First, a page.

Pick one of Renoir paintings from the powerpoint and describe it in your own words. What is your interpretation of the painting? How can you extend the meaning of the painting beyond the Algerian people or places depicted on the canvas?
Why is it striking that the paintings in no way portray the French presence in Algeria? How is Renoir’s focus on Arab Algeria orientalism and how does it conceal the violence of imperialism? How are these paintings modern?
(born February 25, 1841, Limoges, France—died December 3, 1919, Cagnes)
Pierre Auguste Renoir (born February 25, 1841, Limoges, France—died December 3, 1919, Cagnes) French painter originally associated with the Impressionist movement. He was one of the central figures of the impressionist movement (a French art movement of the second half of the nineteenth century whose members sought in their works to represent the first impression of an object upon the viewer). His work is characterized by a richness of feeling and a warmth of response to the world and to the people in it.
His early works were typically Impressionist snapshots of real life, full of sparkling colour and light. By the mid-1880s, however, he had broken with the movement to apply a more disciplined, formal technique to portraits and figure paintings, particularly of women.
Renoir was so passionate about painting that he even continued when he was old and suffering from severe arthritis. Renoir then painted with the brush tied to his wrists.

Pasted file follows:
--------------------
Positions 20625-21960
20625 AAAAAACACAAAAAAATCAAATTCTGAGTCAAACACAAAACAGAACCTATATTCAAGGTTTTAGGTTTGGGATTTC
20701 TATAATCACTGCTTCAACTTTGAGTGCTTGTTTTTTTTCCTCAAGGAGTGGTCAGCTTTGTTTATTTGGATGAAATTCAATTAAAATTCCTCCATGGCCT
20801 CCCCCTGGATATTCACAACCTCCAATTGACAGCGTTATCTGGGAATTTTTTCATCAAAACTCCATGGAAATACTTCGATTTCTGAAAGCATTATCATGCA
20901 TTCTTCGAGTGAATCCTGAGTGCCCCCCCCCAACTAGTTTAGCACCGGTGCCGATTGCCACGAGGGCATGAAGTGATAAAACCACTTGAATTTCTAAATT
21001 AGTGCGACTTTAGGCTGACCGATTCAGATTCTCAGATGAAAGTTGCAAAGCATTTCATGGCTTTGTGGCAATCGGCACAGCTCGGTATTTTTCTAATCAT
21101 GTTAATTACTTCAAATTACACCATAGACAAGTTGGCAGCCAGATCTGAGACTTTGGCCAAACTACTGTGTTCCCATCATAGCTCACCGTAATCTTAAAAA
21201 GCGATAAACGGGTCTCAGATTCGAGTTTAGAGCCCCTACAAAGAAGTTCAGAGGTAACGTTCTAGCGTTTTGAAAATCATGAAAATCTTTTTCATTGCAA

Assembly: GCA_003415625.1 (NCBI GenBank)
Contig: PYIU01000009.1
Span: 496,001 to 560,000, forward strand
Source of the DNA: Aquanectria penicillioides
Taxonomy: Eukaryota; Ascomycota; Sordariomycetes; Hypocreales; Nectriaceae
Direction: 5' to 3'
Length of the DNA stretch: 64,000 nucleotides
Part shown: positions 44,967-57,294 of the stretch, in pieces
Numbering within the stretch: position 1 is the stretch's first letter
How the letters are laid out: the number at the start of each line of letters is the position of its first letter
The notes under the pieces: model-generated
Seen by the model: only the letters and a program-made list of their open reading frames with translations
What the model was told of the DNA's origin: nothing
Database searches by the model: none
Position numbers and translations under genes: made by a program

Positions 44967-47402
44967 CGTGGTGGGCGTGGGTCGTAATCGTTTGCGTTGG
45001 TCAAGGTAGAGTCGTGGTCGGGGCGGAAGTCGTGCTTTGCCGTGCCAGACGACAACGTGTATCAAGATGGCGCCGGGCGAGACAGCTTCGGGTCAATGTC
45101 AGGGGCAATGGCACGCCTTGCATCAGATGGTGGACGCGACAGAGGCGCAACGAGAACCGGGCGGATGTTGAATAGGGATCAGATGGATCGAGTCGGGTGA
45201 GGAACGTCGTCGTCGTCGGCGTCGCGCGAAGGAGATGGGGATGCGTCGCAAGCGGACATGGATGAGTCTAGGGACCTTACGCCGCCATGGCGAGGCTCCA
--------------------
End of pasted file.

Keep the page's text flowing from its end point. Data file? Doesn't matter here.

French artist Pierre-Auguste Renoir was not only a leading figure in 19th-century art, but he also had a central role in the Impressionist movement. Together with Claude Monet, Edgar Degas, and Camille Pissarro, he would go on to forge a new path and reject the classical tradition of academic French painting. After exhibiting his work in the First Impressionist Exhibition of 1874, Renoir became a successful and sought after painter.
The son of a tailor, Renoir grew up close to the Louvre; its galleries would become his refuge. Eventually, he started taking art lessons under Charles Gleyre, where he would meet a group of budding artists who form a tight bond—Alfred Sisley, Frédéric Bazille, and Claude Monet. Though Renoir would have some of his work accepted by the prestigious Paris Salon, his road to success was slow until he decided to abandon the system and work with his friends to form the then-underground Impressionist movement.
Renoir’s Impressionist paintings not only made him a leader in the movement but have earned him a reputation as one of the great painters of the 19th century. Known for his vibrant use of color and spectacular depiction of light, Renoir created artwork that documents life during Belle Époque Paris. Let’s explore five of Renoir’s most famous paintings to see how this French master contributed to the history of art.